Kenya could become a manufacturing hub for East Africa in the production of renewable technology components, a study shows.
The comprehensive study conducted by the World Future Council and the Heinrich Böll Foundation, shows that Renewable Energy Feed-in Tariff policies (REFiT) are a promising mechanism to unlock renewable energy development in Africa.
The policies encourage investment in the generation of renewable energy — from individual home owners and communities as well as companies — by guaranteeing to buy all the electricity produced from renewable sources.
The report provides an in-depth analysis of existing and proposed renewable energy policies in 13 African countries: Algeria, Botswana, Egypt, Ethiopia, Ghana, Kenya, Mauritius, Namibia, Nigeria, Rwanda, South Africa, Tanzania and Uganda.
The case studies examine the factors driving each policy and the socio-economic effects of renewable energy technologies as well as presenting prerequisites for their effective implementation.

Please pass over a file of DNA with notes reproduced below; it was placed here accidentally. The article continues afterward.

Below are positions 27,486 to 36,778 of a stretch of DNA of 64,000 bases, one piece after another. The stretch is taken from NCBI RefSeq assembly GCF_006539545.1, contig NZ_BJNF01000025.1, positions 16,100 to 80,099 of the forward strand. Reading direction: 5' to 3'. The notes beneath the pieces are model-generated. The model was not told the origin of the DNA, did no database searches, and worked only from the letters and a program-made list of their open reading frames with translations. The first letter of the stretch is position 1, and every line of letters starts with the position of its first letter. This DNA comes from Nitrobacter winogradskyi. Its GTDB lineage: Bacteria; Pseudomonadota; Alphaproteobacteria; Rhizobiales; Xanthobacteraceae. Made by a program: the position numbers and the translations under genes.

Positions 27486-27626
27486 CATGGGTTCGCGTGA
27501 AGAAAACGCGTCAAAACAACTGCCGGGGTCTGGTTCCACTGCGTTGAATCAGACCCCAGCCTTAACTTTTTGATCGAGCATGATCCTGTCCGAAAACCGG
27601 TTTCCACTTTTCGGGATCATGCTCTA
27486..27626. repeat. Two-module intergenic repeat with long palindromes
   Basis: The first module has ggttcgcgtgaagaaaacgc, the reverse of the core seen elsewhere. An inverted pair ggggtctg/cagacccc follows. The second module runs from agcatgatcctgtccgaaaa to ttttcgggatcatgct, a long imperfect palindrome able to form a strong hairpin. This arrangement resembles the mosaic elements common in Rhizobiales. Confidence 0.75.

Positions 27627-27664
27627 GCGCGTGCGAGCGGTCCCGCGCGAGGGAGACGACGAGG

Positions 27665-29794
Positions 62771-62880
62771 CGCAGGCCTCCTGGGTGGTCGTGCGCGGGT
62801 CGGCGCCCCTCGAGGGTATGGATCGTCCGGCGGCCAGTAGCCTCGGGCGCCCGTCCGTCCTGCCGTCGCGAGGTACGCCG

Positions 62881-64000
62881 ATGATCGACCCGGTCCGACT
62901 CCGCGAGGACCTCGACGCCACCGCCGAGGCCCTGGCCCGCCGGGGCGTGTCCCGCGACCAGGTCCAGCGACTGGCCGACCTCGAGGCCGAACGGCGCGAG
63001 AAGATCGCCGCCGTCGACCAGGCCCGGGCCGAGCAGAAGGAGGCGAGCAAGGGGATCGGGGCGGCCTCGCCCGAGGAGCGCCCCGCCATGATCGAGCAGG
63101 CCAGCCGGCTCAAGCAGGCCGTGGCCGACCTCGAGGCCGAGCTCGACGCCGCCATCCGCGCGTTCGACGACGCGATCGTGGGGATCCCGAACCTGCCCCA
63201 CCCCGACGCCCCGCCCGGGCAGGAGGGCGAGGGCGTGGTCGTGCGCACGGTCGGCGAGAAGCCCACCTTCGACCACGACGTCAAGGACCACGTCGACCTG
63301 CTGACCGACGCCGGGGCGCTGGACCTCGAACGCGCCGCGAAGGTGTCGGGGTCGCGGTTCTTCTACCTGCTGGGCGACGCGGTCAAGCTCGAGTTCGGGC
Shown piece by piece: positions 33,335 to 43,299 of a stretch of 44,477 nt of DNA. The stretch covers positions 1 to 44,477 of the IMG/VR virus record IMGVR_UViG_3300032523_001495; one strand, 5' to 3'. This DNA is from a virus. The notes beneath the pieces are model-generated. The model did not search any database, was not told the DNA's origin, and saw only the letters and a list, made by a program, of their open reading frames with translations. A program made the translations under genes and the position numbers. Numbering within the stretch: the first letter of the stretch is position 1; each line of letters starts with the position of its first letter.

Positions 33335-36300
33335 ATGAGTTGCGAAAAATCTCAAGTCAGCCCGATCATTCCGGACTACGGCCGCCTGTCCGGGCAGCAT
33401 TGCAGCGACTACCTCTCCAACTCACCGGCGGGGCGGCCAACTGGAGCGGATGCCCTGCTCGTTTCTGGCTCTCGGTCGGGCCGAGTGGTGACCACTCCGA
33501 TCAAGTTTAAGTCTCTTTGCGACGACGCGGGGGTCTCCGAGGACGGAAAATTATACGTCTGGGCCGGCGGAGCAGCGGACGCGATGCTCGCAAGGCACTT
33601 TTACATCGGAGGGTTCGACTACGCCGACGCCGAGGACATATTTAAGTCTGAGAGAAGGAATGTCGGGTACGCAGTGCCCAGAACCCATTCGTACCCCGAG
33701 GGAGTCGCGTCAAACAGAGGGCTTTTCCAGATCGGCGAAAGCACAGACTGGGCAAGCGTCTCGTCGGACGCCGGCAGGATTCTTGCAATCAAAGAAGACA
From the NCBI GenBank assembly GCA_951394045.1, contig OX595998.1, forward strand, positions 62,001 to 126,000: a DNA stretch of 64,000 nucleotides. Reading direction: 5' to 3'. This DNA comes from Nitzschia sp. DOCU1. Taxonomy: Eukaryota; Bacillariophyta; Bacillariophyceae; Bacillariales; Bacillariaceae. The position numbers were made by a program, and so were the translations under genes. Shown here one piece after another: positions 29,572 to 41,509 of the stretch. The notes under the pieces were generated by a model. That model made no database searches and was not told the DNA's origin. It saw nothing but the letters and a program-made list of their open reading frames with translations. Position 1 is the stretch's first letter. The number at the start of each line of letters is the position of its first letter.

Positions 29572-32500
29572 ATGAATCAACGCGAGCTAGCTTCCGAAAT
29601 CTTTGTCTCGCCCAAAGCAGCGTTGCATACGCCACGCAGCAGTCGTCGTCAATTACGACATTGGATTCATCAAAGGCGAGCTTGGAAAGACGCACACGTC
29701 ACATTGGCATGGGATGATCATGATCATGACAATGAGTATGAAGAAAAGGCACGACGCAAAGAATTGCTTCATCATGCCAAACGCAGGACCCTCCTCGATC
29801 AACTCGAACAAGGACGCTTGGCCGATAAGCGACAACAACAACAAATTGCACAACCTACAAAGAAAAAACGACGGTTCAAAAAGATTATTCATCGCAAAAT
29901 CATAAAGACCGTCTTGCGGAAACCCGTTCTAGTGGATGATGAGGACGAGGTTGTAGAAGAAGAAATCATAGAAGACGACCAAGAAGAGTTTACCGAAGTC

The study clearly shows that, when tailored to local conditions, REFiT policies successfully increase energy production of areas both on and off the electricity grid.
Moreover, the decentralised nature of these technologies provides the opportunity to revitalise local democracy and self-governance by allowing for alternative models of ownership and governance.
Mr Ansgar Kiene, director of WFC Africa, said at the launch of the report in South Africa at the weekend: “Kenya is one of the REFiT pioneers in Africa having already introduced this policy in 2008.”